Given the many health benefits of eating more fruits and vegetables, we should all be trying to meet the five-a-day target yet as a nation we are still, on average eating less than three portions of fruit and vegetables a day(with children eating less again), with only 15% of adults meeting the target. But why aren’t we eating enough? Perhaps people are still confused about how many portions they need a day, what counts as a portion, or even what constitutes a fruit or vegetable?
This Blog explores some of these questions, giving you tasty examples of how to get your five-a-day.
Why are fruits and vegetables so beneficial?
As well as looking and tasting great, fruits and vegetables are incredibly versatile, packed with essential vitamins and minerals and a variety of phytochemicals (naturally occurring plant substances) that are vital for good health. Many of these nutrients also act as powerful antioxidants, protecting the body from harmful free radicals (found in pollutants) that can cause disease.
Studies have shown that people who eat plenty of fruit and vegetables have a lower risk of developing many diseases, including high blood pressure, obesity, heart disease and stroke, and some cancers (including mouth, throat, stomach, colon and lung cancers). In fact, it has been estimated that diet is likely to contribute to the development of one-third of all cancers, and that eating more fruits and vegetables is the second most important cancer prevention strategy, after stopping smoking.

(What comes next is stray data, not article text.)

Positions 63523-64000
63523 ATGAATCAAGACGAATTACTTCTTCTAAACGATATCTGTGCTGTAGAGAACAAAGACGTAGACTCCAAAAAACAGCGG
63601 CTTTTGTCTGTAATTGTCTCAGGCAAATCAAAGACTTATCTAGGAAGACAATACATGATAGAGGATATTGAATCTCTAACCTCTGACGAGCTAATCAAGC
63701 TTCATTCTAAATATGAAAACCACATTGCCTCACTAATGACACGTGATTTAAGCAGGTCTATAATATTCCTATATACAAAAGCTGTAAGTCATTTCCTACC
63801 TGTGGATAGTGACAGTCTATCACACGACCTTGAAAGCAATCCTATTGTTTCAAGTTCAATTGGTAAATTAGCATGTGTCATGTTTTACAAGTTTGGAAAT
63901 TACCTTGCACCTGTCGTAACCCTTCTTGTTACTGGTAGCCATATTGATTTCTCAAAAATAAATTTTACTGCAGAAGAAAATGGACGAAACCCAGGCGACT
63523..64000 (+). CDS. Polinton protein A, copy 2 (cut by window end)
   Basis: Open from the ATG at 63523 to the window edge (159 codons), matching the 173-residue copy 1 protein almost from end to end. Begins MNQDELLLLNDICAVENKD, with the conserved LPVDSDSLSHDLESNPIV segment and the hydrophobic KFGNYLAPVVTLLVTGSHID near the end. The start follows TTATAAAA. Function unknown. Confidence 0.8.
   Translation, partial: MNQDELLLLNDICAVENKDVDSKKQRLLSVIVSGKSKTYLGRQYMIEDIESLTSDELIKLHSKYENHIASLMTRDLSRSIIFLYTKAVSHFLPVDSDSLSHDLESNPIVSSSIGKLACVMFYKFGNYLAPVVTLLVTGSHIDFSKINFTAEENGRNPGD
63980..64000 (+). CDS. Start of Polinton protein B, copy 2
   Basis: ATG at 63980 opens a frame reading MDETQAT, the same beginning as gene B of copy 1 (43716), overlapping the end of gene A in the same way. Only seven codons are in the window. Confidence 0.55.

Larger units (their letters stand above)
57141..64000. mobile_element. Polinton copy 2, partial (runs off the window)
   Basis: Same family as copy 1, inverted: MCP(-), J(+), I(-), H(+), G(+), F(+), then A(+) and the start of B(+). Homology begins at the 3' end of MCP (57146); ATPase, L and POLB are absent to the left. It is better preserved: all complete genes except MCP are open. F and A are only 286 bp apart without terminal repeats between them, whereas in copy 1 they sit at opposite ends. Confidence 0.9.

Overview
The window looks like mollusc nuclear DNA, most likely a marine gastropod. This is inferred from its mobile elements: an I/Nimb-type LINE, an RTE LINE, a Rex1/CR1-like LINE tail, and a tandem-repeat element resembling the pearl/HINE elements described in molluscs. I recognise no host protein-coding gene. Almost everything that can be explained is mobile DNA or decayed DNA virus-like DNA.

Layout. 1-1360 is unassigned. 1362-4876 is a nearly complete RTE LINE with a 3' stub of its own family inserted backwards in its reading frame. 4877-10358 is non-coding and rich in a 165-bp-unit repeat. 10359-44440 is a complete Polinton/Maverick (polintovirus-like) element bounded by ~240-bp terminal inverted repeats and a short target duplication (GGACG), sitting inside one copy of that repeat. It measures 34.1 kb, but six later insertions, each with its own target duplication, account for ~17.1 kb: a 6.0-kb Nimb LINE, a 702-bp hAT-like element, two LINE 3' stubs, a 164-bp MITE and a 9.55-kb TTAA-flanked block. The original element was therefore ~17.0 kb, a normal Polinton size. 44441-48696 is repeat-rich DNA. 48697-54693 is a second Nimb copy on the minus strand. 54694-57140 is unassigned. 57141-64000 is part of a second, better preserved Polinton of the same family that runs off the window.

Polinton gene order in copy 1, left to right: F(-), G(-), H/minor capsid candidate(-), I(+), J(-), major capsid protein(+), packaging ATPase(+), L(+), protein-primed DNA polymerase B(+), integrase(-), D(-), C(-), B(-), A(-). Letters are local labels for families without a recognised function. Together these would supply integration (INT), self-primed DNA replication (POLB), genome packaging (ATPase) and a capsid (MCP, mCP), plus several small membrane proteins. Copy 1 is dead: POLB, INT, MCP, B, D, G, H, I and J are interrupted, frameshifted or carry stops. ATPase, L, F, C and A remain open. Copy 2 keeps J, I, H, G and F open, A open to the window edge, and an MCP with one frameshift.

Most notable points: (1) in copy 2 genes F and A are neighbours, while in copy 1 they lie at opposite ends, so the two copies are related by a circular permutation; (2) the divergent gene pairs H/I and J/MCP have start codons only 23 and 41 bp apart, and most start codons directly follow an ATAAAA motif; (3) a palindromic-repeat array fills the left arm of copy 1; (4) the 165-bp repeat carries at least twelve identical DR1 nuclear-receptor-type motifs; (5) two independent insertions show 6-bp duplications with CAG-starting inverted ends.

There is evidence to show that for every portion of fruit and vegetables eaten there is greater protection against strokes (by up to 40%) and some cancers (by up to 20%). Other health benefits found have included a delay in the development of cataracts (cloudy lens of the eye), reducing the symptoms of asthma, improving bowel function, better management of diabetes and the potential for improved bone health. Fruits and vegetables also have the added bonus that they are naturally low in energy (calories) and high in fibre, and so could help you to maintain a healthier weight.
How much should you eat?
The World Health Organization (WHO) recommends that we should all be aiming to eat at least five (80g) portions (at least 400g in total) of a wide variety fruit and vegetables a day – about a third of your total daily food consumption.
Children should also be encouraged to eat at least five different portions a day. Our likes and dislikes of foods are formed in the first few years of life, so children who eat a variety of fruit and vegetables are more likely to continue to eat them as teenagers and adults. There is no specific guidance on portion size for children, but a good guide is an amount that fits into a child’s hand.
Fresh, frozen, dried and canned fruit and vegetables all count. Also, 100% fruit or vegetable juice, pure fruit juice smoothies and pulses count. Remember that potatoes do not count towards your five a day because they are starchy foods.
Fruit/vegetable juices and smoothies